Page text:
What Consumers Say About Veggies, Perennials
Ball Horticultural Co. worked with an outside firm in 2010 to dig deeper into two consumer trends: grow-your-own vegetables and perennials.
According to information Ball sent out in a December eNewsletter, the study involved six focus groups in three cities and an online survey of more than 300 consumers.
Two focus groups were conducted in each of the following cities: Chicago, Charlotte, N.C., and Portland, Ore. Some key findings include:
• Forty percent of those surveyed say they started with vegetable and flower gardening at the same time.
• More than half of all vegetable gardens are actually done in pots and containers.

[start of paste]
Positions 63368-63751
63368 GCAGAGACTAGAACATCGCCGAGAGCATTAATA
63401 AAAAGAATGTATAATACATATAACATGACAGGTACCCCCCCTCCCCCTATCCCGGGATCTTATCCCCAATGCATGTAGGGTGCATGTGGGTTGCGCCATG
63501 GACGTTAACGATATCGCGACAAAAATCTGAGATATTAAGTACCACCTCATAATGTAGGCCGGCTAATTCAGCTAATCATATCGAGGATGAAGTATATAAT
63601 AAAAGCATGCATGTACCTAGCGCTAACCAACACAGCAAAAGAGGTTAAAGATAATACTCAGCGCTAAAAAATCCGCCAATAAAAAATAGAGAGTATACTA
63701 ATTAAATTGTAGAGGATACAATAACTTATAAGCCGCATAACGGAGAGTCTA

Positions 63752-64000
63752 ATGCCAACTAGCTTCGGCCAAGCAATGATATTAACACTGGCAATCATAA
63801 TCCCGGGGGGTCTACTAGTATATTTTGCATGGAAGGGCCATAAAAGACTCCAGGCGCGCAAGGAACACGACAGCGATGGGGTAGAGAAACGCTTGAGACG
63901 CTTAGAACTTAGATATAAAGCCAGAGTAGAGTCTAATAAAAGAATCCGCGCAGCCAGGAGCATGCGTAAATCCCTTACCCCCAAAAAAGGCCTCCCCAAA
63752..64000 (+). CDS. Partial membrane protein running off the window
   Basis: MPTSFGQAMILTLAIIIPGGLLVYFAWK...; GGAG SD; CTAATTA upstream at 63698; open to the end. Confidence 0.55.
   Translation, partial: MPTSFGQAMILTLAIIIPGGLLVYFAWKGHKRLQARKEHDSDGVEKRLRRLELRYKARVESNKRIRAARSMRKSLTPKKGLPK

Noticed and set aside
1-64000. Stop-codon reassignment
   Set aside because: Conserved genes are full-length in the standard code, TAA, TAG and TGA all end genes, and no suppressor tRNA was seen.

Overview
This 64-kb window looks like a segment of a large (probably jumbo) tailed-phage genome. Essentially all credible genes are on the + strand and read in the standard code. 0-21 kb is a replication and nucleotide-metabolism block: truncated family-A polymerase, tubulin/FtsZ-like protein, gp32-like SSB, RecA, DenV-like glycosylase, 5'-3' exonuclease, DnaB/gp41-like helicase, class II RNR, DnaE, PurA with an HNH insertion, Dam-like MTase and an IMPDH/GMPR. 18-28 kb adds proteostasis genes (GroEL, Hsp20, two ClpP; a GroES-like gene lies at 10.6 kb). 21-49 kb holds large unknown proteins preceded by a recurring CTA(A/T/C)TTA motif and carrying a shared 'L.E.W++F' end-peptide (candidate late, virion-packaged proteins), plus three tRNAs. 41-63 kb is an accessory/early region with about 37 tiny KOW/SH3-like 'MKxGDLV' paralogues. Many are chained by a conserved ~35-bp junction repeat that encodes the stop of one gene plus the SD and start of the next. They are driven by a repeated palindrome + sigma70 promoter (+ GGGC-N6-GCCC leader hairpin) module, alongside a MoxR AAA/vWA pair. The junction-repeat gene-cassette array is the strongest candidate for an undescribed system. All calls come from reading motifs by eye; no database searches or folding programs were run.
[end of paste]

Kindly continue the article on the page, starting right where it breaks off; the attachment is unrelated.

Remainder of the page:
• The No. 1 driver of variety decisions is flavor.
• Seventy-three percent purchased veggies and herbs as plants, rather than seed packs.
• Newer gardeners are more likely to start from plants than from seeds.
• Casual gardeners plant veggies at least once each year; enthusiastic gardeners plant twice.
When it came to perennials, there were more fascinating findings:
• Males surveyed tended to like perennials because of “ease of use.”
• Perennials are for people who plan to stay put – they are a form of commitment.
• Blooming shrubs and bushes are considered perennials by consumers.
• Most varieties are unknown to the majority of consumers and 50 percent of the study participants say they would use more perennials if they were more familiar with them.
• The No. 1 source of perennial information is a plant tag.
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